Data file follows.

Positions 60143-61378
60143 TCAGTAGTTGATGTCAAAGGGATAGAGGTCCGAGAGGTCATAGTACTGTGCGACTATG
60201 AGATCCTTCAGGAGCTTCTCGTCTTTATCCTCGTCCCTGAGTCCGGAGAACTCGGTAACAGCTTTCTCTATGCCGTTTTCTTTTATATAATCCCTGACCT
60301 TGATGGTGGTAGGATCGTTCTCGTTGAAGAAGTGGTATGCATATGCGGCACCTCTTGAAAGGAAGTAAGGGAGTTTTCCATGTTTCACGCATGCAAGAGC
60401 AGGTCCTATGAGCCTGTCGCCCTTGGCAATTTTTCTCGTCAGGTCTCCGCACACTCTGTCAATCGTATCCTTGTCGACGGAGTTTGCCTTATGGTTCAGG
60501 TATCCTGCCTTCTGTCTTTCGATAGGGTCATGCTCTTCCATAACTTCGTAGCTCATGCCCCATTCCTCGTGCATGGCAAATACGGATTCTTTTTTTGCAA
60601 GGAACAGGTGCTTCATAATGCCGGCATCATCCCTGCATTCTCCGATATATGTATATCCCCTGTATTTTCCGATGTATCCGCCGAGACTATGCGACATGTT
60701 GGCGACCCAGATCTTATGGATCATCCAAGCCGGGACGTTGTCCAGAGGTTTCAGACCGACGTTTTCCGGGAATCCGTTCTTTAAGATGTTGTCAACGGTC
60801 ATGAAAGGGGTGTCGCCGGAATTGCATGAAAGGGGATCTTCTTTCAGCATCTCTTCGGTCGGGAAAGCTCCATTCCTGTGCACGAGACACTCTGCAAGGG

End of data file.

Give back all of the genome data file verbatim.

Positions 60143-61378
60143 TCAGTAGTTGATGTCAAAGGGATAGAGGTCCGAGAGGTCATAGTACTGTGCGACTATG
60201 AGATCCTTCAGGAGCTTCTCGTCTTTATCCTCGTCCCTGAGTCCGGAGAACTCGGTAACAGCTTTCTCTATGCCGTTTTCTTTTATATAATCCCTGACCT
60301 TGATGGTGGTAGGATCGTTCTCGTTGAAGAAGTGGTATGCATATGCGGCACCTCTTGAAAGGAAGTAAGGGAGTTTTCCATGTTTCACGCATGCAAGAGC
60401 AGGTCCTATGAGCCTGTCGCCCTTGGCAATTTTTCTCGTCAGGTCTCCGCACACTCTGTCAATCGTATCCTTGTCGACGGAGTTTGCCTTATGGTTCAGG
60501 TATCCTGCCTTCTGTCTTTCGATAGGGTCATGCTCTTCCATAACTTCGTAGCTCATGCCCCATTCCTCGTGCATGGCAAATACGGATTCTTTTTTTGCAA
60601 GGAACAGGTGCTTCATAATGCCGGCATCATCCCTGCATTCTCCGATATATGTATATCCCCTGTATTTTCCGATGTATCCGCCGAGACTATGCGACATGTT
60701 GGCGACCCAGATCTTATGGATCATCCAAGCCGGGACGTTGTCCAGAGGTTTCAGACCGACGTTTTCCGGGAATCCGTTCTTTAAGATGTTGTCAACGGTC
60801 ATGAAAGGGGTGTCGCCGGAATTGCATGAAAGGGGATCTTCTTTCAGCATCTCTTCGGTCGGGAAAGCTCCATTCCTGTGCACGAGACACTCTGCAAGGG